The Splendor of the Jerusalem Sage Plant

If you’re looking to add a touch of vibrancy and elegance to your garden, look no further than the Jerusalem sage plant. This lovely semi-perennial with its bright yellow flowers is a drought-tolerant addition that can bring a burst of color to your outdoor space. Not only is it visually stunning, but growing Jerusalem sage is also a breeze. Once established, this plant requires minimal care, making it a perfect choice for both novice and experienced gardeners.

A Natural Beauty

Originating in the Mediterranean region, the Jerusalem sage, scientifically known as Phlomis fruticosa, thrives in sandy and rocky soils along coastal cliffs and inclines. Its natural habitat inspires its ability to tolerate drought and thrive in challenging conditions. While it is commonly found in Mediterranean countries, it has also found a home in herb, meadow, and pollinator gardens in North America.

A Plant with Unique Charms

One of the standout features of the Jerusalem sage plant is its lovely pubescent stems and leaves that are incredibly soft to the touch. This characteristic, along with its unique flower structure, distinguishes it from other plants. Although it is not commonly used as a culinary sage, it shares similarities with its culinary counterpart, making it a versatile and intriguing addition to any herb garden.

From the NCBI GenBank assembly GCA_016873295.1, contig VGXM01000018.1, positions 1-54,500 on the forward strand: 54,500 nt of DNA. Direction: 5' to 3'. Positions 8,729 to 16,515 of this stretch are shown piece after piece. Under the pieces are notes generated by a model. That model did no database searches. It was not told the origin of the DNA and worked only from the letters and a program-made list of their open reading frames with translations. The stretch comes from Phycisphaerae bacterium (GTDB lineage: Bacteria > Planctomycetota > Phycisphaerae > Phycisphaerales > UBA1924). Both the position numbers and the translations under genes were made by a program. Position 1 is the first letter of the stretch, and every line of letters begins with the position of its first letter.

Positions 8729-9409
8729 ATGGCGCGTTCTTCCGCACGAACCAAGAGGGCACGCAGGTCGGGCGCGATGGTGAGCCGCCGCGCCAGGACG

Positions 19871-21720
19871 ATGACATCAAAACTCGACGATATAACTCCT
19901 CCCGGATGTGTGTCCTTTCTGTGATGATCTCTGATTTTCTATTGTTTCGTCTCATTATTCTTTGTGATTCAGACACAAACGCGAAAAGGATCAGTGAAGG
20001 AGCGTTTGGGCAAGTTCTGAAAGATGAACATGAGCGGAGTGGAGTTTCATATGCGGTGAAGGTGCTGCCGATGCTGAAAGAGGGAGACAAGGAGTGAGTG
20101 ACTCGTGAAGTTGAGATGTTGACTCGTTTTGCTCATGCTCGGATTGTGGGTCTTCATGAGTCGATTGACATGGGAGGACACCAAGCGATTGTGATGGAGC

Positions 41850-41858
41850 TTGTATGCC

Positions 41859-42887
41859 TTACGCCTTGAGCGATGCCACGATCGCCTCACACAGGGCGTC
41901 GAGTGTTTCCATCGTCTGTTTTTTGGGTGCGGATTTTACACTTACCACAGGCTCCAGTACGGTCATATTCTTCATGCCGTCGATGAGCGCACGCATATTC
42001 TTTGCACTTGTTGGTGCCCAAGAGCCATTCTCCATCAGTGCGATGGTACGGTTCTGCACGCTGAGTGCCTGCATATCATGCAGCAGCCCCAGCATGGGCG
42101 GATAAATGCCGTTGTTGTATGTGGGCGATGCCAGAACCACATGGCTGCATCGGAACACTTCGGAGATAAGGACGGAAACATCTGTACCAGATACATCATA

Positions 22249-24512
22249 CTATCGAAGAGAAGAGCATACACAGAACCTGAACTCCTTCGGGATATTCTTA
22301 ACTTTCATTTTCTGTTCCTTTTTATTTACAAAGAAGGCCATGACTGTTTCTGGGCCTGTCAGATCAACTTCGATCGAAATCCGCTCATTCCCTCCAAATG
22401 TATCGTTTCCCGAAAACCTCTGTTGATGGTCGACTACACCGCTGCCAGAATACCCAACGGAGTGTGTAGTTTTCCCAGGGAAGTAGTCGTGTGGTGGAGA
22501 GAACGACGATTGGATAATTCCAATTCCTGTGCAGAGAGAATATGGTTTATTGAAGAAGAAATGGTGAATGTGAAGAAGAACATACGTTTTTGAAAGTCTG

An Enchanting Perennial Herb

The Jerusalem sage plant, with its sunny flowers, offers a captivating allure. This article delves into the origins of this golden summer bloomer and provides insights on how you can successfully grow and enjoy it in your own garden. So, let’s embark on a journey to discover the untold wonders of this perennial herb.

Quick Care Guide

  • Jerusalem sage
    Jerusalem sage produces a proliferation of flowers. Source: Swallowtail

Common Name: Jerusalem Sage
Scientific Name: Phlomis fruticosa
Family: Lamiaceae (Mint Family)
Height & Spread: Up to 3 feet tall, 5 feet wide
Light: Full sun, tolerates partial shade
Soil: Well-draining, tolerates various soil types
Water: Drought-tolerant, minimal watering required
Pests & Diseases: Relatively pest and disease-resistant

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All About Jerusalem Sage Plants

  • Phlomis fruticosa flower
    The golden flowers are bright and cheery. Source: treegrow

Phlomis fruticosa, commonly known as shrubby Jerusalem sage, has its roots in the Mediterranean region, specifically Greece, Italy, Turkey, Albania, and areas of former Yugoslavia. This herbaceous perennial, which often appears in overgrazed and disturbed areas along Mediterranean coasts, features erect stems, wrinkled ovate leaves, and a soft, velvety texture. The growing season of Jerusalem sage spans from spring through late fall, with striking spikes of yellow flowers adorning its multi-stemmed shrubs during the summer months.